openDemocracyUK: Explainer

Policing Bill and Elections Bill: What’s next in fight to save UK democracy?

Lords’ defeat of last-minute additions to England and Wales’s Policing Bill hailed as a victory by campaigners, but the fight is far from over

Martin Williams
18 January 2022, 1.03pm
‘Kill The Bill’ demonstrators gather outside the House of Lords in protest against the Policing Bill, 17 January 2021
Vuk Valcic / Alamy Stock Photo

The UK government’s plans to curb democratic rights were dealt a blow last night as opposition peers voted against a series of last-minute additions to England and Wales’s Policing Bill.

Campaigners hailed the votes as a victory – but their battle is far from over.

Meanwhile, in the Commons, the controversial Elections Bill was voted through by MPs and will now pass to the House of Lords.

Here’s what will happen next to both bills.

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Policing Bill

What happened last night?

Usually, new laws must gain the approval of both Houses of Parliament before they become law. The government’s flagship Policing Bill had already travelled through the Commons once.

But ministers amended the bill after that, to include extra provisions for breaking up peaceful protests if they were judged too noisy or disruptive, as well as creating new offences for protesters who block roads and lock themselves to objects or to each other.

Normally MPs can reinstate parts of a bill that the Lords remove, leading to a back and forth between the houses until both chambers can agree.

But because MPs hadn’t had a chance to vote on those additional proposals, the Lords had more power than usual: voting them down removed them from the bill altogether, with the government now unable to reinstate them when the bill returns to the Commons for further scrutiny and votes.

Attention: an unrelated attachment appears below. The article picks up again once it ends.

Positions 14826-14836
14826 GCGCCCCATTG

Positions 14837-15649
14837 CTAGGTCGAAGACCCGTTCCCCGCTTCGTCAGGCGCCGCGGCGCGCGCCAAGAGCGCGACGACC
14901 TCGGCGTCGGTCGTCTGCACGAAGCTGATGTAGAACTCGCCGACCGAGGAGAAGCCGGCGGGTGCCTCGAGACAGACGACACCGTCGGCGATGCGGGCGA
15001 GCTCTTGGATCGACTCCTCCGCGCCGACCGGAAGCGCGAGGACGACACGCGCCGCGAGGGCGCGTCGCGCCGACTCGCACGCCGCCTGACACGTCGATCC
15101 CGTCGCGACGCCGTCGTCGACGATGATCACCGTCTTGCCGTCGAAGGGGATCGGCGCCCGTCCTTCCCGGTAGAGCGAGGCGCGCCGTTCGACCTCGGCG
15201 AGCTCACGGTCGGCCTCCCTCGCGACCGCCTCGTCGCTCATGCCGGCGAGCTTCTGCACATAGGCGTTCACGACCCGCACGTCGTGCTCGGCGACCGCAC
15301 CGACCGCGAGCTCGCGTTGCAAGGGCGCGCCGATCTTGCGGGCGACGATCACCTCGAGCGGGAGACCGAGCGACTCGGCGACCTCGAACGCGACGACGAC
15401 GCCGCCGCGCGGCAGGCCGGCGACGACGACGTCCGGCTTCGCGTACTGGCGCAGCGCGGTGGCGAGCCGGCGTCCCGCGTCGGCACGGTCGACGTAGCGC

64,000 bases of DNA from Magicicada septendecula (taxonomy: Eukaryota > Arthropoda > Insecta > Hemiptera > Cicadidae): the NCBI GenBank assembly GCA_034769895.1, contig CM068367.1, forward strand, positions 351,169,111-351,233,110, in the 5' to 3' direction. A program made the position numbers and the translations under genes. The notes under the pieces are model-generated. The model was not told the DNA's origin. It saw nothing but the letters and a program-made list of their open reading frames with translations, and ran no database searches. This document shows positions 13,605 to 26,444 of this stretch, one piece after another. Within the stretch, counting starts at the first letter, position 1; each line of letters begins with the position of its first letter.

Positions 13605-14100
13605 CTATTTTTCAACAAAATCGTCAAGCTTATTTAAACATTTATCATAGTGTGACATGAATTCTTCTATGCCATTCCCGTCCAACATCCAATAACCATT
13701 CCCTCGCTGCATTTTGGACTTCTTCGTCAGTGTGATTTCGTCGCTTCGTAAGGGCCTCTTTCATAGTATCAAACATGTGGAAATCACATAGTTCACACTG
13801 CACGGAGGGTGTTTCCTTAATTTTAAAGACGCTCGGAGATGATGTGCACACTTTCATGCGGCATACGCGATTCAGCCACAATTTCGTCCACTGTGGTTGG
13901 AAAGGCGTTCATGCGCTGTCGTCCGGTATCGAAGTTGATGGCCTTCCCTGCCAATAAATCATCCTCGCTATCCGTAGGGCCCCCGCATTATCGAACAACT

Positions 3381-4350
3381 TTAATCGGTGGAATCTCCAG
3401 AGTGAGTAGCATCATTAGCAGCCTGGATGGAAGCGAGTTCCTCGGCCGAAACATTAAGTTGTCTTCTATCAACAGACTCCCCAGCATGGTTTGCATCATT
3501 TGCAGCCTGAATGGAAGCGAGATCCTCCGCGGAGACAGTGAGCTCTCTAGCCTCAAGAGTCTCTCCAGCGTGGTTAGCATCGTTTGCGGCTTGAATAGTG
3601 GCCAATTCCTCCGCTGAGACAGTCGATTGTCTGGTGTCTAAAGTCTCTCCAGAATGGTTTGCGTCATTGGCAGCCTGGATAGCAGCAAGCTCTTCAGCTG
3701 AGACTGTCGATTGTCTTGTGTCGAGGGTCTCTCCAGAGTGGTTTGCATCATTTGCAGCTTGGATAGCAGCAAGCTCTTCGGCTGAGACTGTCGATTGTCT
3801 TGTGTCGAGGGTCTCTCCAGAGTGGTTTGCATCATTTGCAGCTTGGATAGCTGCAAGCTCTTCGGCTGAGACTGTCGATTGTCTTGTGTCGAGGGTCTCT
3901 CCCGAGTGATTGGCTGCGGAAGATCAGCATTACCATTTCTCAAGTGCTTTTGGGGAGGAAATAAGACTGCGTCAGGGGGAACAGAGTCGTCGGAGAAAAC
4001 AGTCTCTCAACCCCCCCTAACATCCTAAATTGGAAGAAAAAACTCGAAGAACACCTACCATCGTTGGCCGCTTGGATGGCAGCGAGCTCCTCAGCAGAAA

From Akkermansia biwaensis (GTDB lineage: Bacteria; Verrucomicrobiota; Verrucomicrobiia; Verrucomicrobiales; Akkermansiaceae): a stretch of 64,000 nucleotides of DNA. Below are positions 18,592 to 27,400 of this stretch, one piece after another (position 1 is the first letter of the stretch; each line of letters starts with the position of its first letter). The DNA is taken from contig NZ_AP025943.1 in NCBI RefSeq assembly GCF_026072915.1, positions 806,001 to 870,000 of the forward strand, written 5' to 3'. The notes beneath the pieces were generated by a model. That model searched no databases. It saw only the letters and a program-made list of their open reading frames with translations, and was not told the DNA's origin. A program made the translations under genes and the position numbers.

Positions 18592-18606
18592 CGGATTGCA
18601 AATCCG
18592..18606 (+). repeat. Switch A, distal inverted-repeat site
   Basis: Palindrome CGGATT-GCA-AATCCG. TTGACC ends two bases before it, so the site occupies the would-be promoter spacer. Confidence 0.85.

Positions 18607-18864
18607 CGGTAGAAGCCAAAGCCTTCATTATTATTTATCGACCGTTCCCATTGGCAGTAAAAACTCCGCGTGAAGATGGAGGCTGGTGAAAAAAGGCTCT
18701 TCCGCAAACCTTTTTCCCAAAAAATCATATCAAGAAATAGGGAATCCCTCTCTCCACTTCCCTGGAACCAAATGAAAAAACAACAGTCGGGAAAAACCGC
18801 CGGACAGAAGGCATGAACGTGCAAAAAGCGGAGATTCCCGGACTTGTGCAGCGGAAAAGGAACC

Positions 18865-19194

The last-minute amendments included:

Related story

Polling stations
The government claims the Elections Bill is designed to protect our democracy. As a former Tory minister, I know this is nonsense

What happens next?

The Policing Bill’s third reading in the Lords – at which peers can suggest further changes – will take place on 25 January, before the bill passes back to the Commons.

MPs will then consider the Lords’ amendments and either vote to accept them and pass the bill as it now stands, or will make further changes and send the bill back to the Lords.

There is in theory no limit to the number of times this can happen. It is known as ‘ping pong’. In practice, if the two houses cannot agree, the government could either choose to kill the bill, or to pass it unilaterally at a later date using powers in the Parliament Acts that give the lower house ultimate authority.

As for the last-minute amendments voted down by the Lords, these cannot be reinstated, but there is nothing to stop the government from tabling a fresh bill that contains the same things. Interviewed on BBC Radio 4’s Today Programme on Tuesday, justice secretary Dominic Raab could not say whether ministers would opt to do this.

What have campaigners said?

Basically, that the fight isn’t over, particularly regarding the part of the bill that could effectively criminalise Gypsy, Roma and Traveller communities’ way of life by creating new offences. That section remains intact, after Labour whipped peers to abstain on it, and will return to the Commons. Nine Labour peers defied the whip.